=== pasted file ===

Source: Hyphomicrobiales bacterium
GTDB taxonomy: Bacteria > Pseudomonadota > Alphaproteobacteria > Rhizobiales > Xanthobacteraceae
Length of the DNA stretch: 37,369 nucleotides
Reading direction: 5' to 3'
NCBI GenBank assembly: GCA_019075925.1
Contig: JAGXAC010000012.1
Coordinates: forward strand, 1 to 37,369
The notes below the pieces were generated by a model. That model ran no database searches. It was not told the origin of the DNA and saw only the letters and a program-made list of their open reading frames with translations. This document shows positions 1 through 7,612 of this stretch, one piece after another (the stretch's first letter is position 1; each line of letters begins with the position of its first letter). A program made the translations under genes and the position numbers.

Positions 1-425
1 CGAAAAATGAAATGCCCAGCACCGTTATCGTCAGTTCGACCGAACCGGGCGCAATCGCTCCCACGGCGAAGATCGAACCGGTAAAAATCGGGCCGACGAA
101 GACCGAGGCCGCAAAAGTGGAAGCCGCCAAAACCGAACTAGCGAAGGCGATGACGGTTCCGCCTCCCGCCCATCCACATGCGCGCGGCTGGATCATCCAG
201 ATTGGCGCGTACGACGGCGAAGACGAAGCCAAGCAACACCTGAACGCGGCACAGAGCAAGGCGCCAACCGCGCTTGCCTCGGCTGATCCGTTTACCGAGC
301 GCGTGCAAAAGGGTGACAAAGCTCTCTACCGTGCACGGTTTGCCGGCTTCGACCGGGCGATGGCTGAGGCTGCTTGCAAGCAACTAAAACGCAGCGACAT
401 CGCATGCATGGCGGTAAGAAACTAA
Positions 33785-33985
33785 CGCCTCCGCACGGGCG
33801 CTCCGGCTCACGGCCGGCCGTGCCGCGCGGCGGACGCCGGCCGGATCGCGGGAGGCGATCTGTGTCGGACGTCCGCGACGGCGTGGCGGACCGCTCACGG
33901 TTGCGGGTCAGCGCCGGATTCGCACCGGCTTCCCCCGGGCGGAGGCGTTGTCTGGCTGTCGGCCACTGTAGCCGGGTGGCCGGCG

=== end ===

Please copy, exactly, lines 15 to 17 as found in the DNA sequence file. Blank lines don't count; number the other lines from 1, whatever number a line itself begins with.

Positions 33785-33985
33785 CGCCTCCGCACGGGCG
33801 CTCCGGCTCACGGCCGGCCGTGCCGCGCGGCGGACGCCGGCCGGATCGCGGGAGGCGATCTGTGTCGGACGTCCGCGACGGCGTGGCGGACCGCTCACGG